The most common cause of a burning feeling in your feet is nerve damage, often related to diabetes. There are other possible causes though, too. The pain from burning feet can be intermittent or constant and range from mild to severe. Your feet may feel hot, tingling, prickling, or numb. The pain is often worse at night.
Treatment for burning feet will depend on the underlying cause.
Read on to learn more about what causes a burning sensation in the feet and when you should seek help.
The sensation of burning feet can come from a wide range of conditions. It’s important to determine a cause so you can receive treatment. Some causes, such as a foot fungus like athlete’s foot or shoes that are too tight, can be remedied easily. In some cases, the cause is unknown.
1. Diabetic neuropathy
Years of uncontrolled high blood sugar can gradually damage your blood vessels and nerves. High blood sugar reduces the transmission of signals from the nerves. This can affect sensation to various parts of the body, including the feet. High blood sugar also weakens the blood vessel walls that carry oxygen and nutrients to the nerves.
The nerve damage can occur throughout your body. About 60 to 70 percent of people with diabetes have some form of nerve damage, or neuropathy, according to the National Institute of Diabetes and Digestive and Kidney Diseases. Your risk for neuropathy increases if you:
- are obese
- have high blood pressure
- smoke cigarettes
- drink alcohol
When the nerve damage is in your legs and feet, it’s known as peripheral neuropathy. Peripheral neuropathy is the most common type of diabetic neuropathy. This type of neuropathy can cause a burning feeling in your feet. Less frequently, peripheral neuropathy can affect the arms and hands.
Additional symptoms of peripheral neuropathy include:
- numbness or tingling in your hands or feet
- a feeling like you’re wearing a tight sock
- sharp, stabbing pains
- weakness or heavy feeling in your legs or arms
- excessive sweating
It’s important to see your doctor if you notice any signs of neuropathy. Controlling your blood sugar can prevent nerve damage or slow its course.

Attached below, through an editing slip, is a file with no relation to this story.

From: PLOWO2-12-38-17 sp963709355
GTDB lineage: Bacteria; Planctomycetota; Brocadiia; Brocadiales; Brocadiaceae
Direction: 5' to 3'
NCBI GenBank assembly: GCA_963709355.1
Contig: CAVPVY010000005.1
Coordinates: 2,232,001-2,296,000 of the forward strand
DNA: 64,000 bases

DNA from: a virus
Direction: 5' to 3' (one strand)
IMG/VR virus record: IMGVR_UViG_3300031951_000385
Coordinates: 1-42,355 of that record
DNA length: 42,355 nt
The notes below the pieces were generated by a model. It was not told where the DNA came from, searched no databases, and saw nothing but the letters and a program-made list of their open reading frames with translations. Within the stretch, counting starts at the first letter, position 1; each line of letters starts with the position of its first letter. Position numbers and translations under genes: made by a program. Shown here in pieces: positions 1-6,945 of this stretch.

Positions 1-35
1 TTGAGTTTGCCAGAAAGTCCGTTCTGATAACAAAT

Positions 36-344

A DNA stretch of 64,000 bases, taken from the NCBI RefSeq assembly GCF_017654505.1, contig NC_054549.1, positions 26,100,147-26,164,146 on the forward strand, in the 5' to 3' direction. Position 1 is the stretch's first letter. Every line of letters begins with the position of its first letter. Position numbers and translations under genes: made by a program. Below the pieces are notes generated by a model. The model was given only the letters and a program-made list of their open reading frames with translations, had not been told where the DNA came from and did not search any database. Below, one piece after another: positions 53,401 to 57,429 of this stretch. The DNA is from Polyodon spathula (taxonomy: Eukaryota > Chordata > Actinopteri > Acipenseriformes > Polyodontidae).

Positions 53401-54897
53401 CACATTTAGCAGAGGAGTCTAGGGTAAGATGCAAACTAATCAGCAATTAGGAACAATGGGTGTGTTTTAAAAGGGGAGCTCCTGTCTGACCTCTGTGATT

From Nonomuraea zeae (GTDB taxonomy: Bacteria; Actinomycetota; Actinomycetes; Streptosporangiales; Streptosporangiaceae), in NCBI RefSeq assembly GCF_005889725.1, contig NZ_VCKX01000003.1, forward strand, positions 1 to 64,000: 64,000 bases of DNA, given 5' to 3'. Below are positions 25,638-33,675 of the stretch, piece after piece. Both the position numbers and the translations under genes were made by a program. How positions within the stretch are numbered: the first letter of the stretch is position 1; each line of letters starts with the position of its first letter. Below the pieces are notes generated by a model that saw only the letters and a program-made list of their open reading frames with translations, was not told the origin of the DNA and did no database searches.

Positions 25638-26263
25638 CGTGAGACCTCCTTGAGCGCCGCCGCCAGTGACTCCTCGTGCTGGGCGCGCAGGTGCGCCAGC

2. Small fiber sensory neuropathy (SFSN)
SFSN is a painful neuropathy that often results in painful burning in the feet. Other symptoms include loss of feeling in the feet and short bursts of pain. It occurs as a result of a loss of the myelin sheath, which covers and protects nerve fibers. Although the cause isn’t known in most cases, diabetes can be involved.
3. Heavy alcohol use
Heavy alcohol use can lead to another type of nerve damage called alcoholic neuropathy. In addition to burning feet, symptoms include:
- muscle weakness, muscle spasms, and loss of muscle function
- urinary and bowel dysfunction
- impaired speech
Stopping alcohol use can help prevent worsening of symptoms. However, some nerve damage may be irreversible.
4. Charcot-Marie-Tooth disease (CMT)
CMT is the most common inherited nerve disease. It affects the nerves that control muscles. It’s a progressive disease, meaning symptoms worsen over time. One of its first symptoms is burning, or pins and needles in the feet or hands. Other symptoms include clumsiness and muscle atrophy.
About 1 in every 2,500 people in the United States have CMT, according to the National Institute of Neurological Disorders and Stroke. It’s named after the three doctors who first described it in 1886. Other names for it are peroneal muscular atrophy and hereditary motor and sensory neuropathy.
5. Complex regional pain syndrome (CRPS)
CRPS occurs in a limb, most commonly after an injury or surgery. It involves nerve damage that affects the signaling from the brain and spine. Symptoms include:
- burning pain
- changes in skin color or texture
CRPS can affect the immune system. It may be influenced by genetics.
Erythromelalgia is a relatively rare disease involving red, hot, and painful feet without a known cause. The severity of the disease varies person to person. Pain can worsen after:
- exposure to heat
7. Nutritional deficiencies
Burning feet caused by malnutrition was more common in the past, but it’s still seen in areas that experience famine or other disasters. During World War II, an estimated one-third of American prisoners of war in the Pacific experienced burning feet syndrome caused by malnutrition.
In today’s population, especially among the elderly, nerve damage may be related to deficiencies in:
These vitamin B deficiencies can cause burning feet and muscle coordination problems.
Anemia, a deficiency in healthy red blood cells, may also be due to vitamin B deficiencies. Other symptoms of vitamin deficiency anemia include fatigue, dizziness, and shortness of breath.
An underactive thyroid changes the balance of hormones in your body. This can cause swelling that puts pressure on your nerves. In addition to burning feet, symptoms of hypothyroidism include fatigue, weight gain, and dry skin.
9. Infectious diseases
Burning feet can be one of many symptoms of various infections, including: